A few years ago, during a visit to my office, a student in one of my courses told me he opposed the use of race in college admissions. When I asked him why he hadn’t shared that view in class, he grimaced.
“Everyone would think I’m a racist,” he said. “I can’t take that risk.”
He’s right. And that points to a huge contradiction in our universities’ approach to affirmative action: We support the practice as a way to enhance the diversity of the student body, but we suppress diverse opinions about affirmative action itself.
That can’t be good for the university or even for affirmative action, which could only benefit from a full-throated debate.
That debate reached a fever pitch last month, when the Supreme Court heard arguments in two lawsuits challenging the constitutionality of affirmative action. Most adults — including most Black and brown adults — do not think race and ethnicity should be considered in admissions, as the Pew Research Center reported earlier this year. However, there are blocs of citizens who strongly favor the practice. News flash: Voters disagree about affirmative action.
News flash: Voters disagree about affirmative action.
That includes university students. A BestColleges survey this fall showed that students were split almost evenly on affirmative action: 37% favored it, while 35% did not.
But you wouldn’t know that walking around campus. As my own student correctly surmised, our universities have placed affirmative action outside of permissible discussion. If you oppose it, the assumption goes, you must be a very bad person. And you’ll keep quiet, if you know what’s good for you.
To many people, the purpose of affirmative action is to help colleges level the playing field for students of color, who remain at a disadvantage in the admissions process. But when the Supreme Court weighed in on the practice in its landmark 1978 decision, the court said the rationale for affirmative action should be pedagogical. Namely, the court determined that admitting a diverse array of students would help schools promote “a robust exchange of ideas.”
I believe in that ideal, as deeply as I believe in anything else. But I don’t believe our universities are adhering to it, especially when it comes to affirmative action itself.
If we took the charge of “a robust exchange of ideas” seriously, our universities would urge people who oppose affirmative action to come out of the woodwork. In the buildup to the Supreme Court arguments, many schools released statements or submitted briefs in support of affirmative action. But no major institution called for a robust exchange of ideas about it.
We talk a good game about “difficult conversations,” “dialogue across difference,” and so on. But there’s nothing difficult about a conversation where everyone agrees with each other.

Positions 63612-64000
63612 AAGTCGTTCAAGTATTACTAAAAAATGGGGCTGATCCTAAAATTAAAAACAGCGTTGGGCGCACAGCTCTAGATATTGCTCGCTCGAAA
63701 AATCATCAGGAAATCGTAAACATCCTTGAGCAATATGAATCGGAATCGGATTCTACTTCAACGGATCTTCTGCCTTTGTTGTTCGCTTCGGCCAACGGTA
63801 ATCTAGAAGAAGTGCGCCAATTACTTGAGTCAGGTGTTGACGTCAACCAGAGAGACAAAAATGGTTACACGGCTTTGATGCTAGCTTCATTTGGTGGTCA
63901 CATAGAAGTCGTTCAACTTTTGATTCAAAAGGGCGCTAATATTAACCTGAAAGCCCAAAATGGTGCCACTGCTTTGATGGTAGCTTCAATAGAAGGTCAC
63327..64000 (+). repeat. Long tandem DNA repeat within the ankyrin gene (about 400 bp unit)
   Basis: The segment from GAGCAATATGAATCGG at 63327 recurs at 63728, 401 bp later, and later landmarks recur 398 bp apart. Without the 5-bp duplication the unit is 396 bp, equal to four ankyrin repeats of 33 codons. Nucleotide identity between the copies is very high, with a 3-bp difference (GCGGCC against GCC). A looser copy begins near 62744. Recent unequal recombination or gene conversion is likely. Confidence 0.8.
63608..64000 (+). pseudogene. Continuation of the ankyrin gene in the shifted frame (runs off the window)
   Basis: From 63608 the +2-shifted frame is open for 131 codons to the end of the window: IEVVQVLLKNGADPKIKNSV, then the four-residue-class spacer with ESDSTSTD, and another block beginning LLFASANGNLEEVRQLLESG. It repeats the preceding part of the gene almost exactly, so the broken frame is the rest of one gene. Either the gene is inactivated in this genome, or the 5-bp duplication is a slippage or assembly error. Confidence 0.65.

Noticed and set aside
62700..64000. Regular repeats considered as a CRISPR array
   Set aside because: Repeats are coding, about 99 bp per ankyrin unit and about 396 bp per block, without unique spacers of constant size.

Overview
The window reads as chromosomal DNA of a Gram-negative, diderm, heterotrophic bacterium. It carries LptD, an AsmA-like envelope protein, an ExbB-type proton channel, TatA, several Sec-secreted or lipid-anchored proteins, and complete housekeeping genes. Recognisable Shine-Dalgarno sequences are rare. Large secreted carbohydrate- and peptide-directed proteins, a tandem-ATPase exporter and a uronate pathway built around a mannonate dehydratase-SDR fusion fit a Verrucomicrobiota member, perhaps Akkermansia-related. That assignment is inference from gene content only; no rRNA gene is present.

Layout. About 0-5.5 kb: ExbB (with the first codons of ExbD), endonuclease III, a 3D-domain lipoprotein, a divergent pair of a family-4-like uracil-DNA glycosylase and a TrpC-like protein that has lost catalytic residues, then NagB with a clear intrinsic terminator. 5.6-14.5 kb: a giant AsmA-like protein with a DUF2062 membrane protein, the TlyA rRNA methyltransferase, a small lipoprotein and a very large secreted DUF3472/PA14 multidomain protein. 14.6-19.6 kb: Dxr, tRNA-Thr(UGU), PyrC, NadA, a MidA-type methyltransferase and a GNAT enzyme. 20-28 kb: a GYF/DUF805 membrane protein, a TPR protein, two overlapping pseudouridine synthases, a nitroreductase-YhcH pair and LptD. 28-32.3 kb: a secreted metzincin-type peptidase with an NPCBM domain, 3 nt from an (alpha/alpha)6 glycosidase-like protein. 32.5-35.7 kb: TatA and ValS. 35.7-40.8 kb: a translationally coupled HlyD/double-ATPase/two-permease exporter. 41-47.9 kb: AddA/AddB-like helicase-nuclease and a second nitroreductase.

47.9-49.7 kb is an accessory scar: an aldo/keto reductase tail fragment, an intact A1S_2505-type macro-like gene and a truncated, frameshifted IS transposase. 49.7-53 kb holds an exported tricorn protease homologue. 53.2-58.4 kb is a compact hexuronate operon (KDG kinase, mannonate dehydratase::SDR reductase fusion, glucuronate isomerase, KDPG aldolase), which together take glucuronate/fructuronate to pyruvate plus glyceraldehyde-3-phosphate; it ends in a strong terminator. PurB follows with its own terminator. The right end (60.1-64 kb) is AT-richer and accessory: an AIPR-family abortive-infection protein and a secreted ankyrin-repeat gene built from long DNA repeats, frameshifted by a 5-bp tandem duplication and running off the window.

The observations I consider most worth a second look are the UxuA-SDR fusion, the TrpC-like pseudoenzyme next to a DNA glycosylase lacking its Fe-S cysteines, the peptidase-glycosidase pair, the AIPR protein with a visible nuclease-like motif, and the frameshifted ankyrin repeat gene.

Defending affirmative action at the Supreme Court last month, a lawyer on behalf of the University of North Carolina argued that admitting people from diverse backgrounds “reduces groupthink” on campus. Yet our universities have actually fostered groupthink about affirmative action and a host of other topics. Even as we have diversified our student population, we have become less friendly to diverse points of view.
And if you think otherwise, have a look at a 2020 student survey conducted by three professors at, yes, the University of North Carolina. Over two-thirds of conservatives, roughly half of moderates, and about a quarter of liberals reported self-censoring in class because they feared “social sanction, or even outright grading penalties, for sharing their views,” as the professors wrote. Most alarmingly, nearly a quarter of conservative students said they worried that peers would file a formal complaint against them — yes, you read that right — if they expressed an unpopular opinion.
Let me be clear: There aren’t club-wielding goons in sunglasses walking around our universities, enforcing the campus orthodoxy on affirmative action. Instead, we do it to ourselves. But that means we can undo it, too.
That would require us to acknowledge that equally decent and informed human beings disagree about the subject. We would admit that none of us knows everything about it. And, most of all, we would declare — in the spirit of “a robust exchange of ideas” — that the only way to learn more about affirmative action is via open and honest discussion. The real question is whether we have the courage to do that.
Jonathan Zimmerman teaches education and history at the University of Pennsylvania. He is the author of “Whose America? Culture Wars in the Public Schools,” which was published in a revised 20th-anniversary edition this fall by the University of Chicago Press.